Skip to main content
Tags: social security | medicare | treasury | funds

Social Security, Medicare Go-Broke Dates Pushed Back

Social Security, Medicare Go-Broke Dates Pushed Back
(Dreamstime)

Monday, 06 May 2024 04:48 PM EDT

The go-broke dates for Medicare and Social Security have been pushed back as an improving economy has contributed to changed projected depletion dates, according to the annual Social Security and Medicare trustees report Monday.

Still, officials warn that policy changes are needed lest the programs become unable to pay full benefits to retiring Americans.

Medicare’s go-broke date for its hospital insurance trust fund was pushed back five years to 2036 in the latest report, thanks in part to higher payroll tax income and lower-than-projected expenses from last year. Medicare is the federal government’s health insurance program that covers people age 65 and older and those with severe disabilities or illnesses. It covered more than 66 million people last year, with most being 65 and older.

Once the fund’s reserves become depleted, Medicare would be able to cover only 89% of costs for patients’ hospital visits, hospice care and nursing home stays or home health care that follow hospital visits.

Meanwhile, Social Security’s trust funds — which cover old age and disability recipients — will be unable to pay full benefits beginning in 2035, instead of last year’s estimate of 2034. Social Security would only be able to pay 83% of benefits.

Social Security Administration Commissioner Martin O'Malley called the report “a measure of good news," but told The Associated Press that “Congress still needs to act in order to avoid what is now forecast to be, in absence of their action, a 17% cut to people's Social Security benefits.”

About 71 million people — including retirees, disabled people and children — receive Social Security benefits.

Lawmakers have for years kicked Social Security and Medicare’s troubling math to the next generation. Social Security benefits were last reformed roughly 40 years ago, when the federal government raised the eligibility age for the program from 65 to 67. The eligibility age has never changed for Medicare, with people eligible for the medical coverage when they turn 65.

Congressional Budget Office report ing has stated that the biggest drivers of debt rising in relation to GDP are increasing interest costs and spending for Medicare and Social Security. An aging population drives those numbers.

The new report projects that Medicare’s income will be higher than last year’s because the number of covered workers and average wages will be higher. The report also notes that expenses should drop. That’s due mostly to a policy change regarding how Medicare Advantage rates are accounted for and lower-than-expected spending for inpatient hospital and home health agency services.

Medicare Advantage plans are a version of the federal program run by health insurers.

A March 2023 poll by The Associated Press-NORC Center for Public Affairs Research shows that most U.S. adults are opposed to proposals that would cut into Medicare or Social Security benefits, and a majority support raising taxes on the nation’s highest earners to keep Medicare running as is.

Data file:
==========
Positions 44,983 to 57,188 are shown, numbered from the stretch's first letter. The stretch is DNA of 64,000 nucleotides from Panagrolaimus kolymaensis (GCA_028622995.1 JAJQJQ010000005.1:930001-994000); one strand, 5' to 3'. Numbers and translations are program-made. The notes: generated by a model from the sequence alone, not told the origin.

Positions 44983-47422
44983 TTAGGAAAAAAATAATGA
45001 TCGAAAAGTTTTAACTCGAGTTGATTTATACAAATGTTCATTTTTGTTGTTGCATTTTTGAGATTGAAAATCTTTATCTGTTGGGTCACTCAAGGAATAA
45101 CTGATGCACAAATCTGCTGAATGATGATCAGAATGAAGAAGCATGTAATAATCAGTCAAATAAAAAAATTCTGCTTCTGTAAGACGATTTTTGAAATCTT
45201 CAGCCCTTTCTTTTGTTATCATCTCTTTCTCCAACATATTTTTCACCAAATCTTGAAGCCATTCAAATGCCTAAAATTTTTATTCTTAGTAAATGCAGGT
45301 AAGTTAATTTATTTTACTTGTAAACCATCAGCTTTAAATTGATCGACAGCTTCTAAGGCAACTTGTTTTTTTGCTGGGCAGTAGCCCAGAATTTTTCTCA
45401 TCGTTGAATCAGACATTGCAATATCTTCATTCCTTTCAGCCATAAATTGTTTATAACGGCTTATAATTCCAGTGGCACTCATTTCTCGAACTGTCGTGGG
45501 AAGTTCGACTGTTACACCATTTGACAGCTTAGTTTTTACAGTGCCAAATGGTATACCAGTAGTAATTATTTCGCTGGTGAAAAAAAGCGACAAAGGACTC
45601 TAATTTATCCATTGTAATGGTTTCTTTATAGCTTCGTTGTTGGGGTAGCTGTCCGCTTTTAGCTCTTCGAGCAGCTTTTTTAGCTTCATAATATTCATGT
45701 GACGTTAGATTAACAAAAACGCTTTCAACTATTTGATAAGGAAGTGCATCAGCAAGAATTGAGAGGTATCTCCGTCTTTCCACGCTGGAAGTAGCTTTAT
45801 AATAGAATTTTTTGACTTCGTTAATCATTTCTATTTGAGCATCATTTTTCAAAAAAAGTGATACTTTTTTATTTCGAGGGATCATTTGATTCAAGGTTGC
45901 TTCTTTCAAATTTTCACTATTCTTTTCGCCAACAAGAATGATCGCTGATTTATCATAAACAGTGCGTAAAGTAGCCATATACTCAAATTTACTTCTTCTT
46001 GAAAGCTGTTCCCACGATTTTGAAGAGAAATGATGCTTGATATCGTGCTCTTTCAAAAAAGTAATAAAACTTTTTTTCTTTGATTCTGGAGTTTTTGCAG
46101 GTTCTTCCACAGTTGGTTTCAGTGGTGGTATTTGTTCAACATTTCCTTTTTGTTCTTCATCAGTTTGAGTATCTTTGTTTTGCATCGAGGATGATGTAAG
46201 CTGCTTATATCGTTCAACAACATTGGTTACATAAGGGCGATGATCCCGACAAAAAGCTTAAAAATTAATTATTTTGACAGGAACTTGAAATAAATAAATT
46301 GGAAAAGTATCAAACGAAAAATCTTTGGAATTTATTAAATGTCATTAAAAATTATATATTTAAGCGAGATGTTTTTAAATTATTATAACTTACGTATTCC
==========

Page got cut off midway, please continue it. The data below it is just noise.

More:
The future of Social Security and Medicare has become a top political talking point as President Joe Biden and Republican former President Donald Trump both campaign for reelection this year.

Biden, a Democrat, has vowed to rebuff any Republican-led efforts to cut Medicare or Social Security benefits to brace for the shortfall. He's pitched raising taxes on people making $400,000 or more a year, to shore up Medicare. He has not offered up a plan for Social Security, however.

Trump, in an interview with CNBC in March, indicated he would be open to cuts to Social Security and Medicare. The former president said “there is a lot you can do in terms of entitlements, in terms of cutting.”

Nancy Altman, president of Social Security Works, an advocacy group for the social insurance program, said Monday's report shows that “Congress should take action sooner rather than later to ensure that Social Security can pay full benefits for generations to come.”

Copyright 2024 The Associated Press. All rights reserved. This material may not be published, broadcast, rewritten or redistributed without permission.


StreetTalk
The go-broke dates for Medicare and Social Security have been pushed back as an improving economy has contributed to changed projected depletion dates, according to the annual Social Security and Medicare trustees report Monday.
social security, medicare, treasury, funds
655
2024-48-06
Monday, 06 May 2024 04:48 PM
Newsmax Media, Inc.

Sign up for Newsmax’s Daily Newsletter

Receive breaking news and original analysis - sent right to your inbox.

(Optional for Local News)
Privacy: We never share your email address.
Join the Newsmax Community
Read and Post Comments
Please review Community Guidelines before posting a comment.
 
TOP

Interest-Based Advertising | Do not sell or share my personal information

Newsmax, Moneynews, Newsmax Health, and Independent. American. are registered trademarks of Newsmax Media, Inc. Newsmax TV, and Newsmax World are trademarks of Newsmax Media, Inc.

NEWSMAX.COM
America's News Page
© Newsmax Media, Inc.
All Rights Reserved
Download the NewsmaxTV App
Get the NewsmaxTV App for iOS Get the NewsmaxTV App for Android Scan QR code to get the NewsmaxTV App
NEWSMAX.COM
America's News Page
© Newsmax Media, Inc.
All Rights Reserved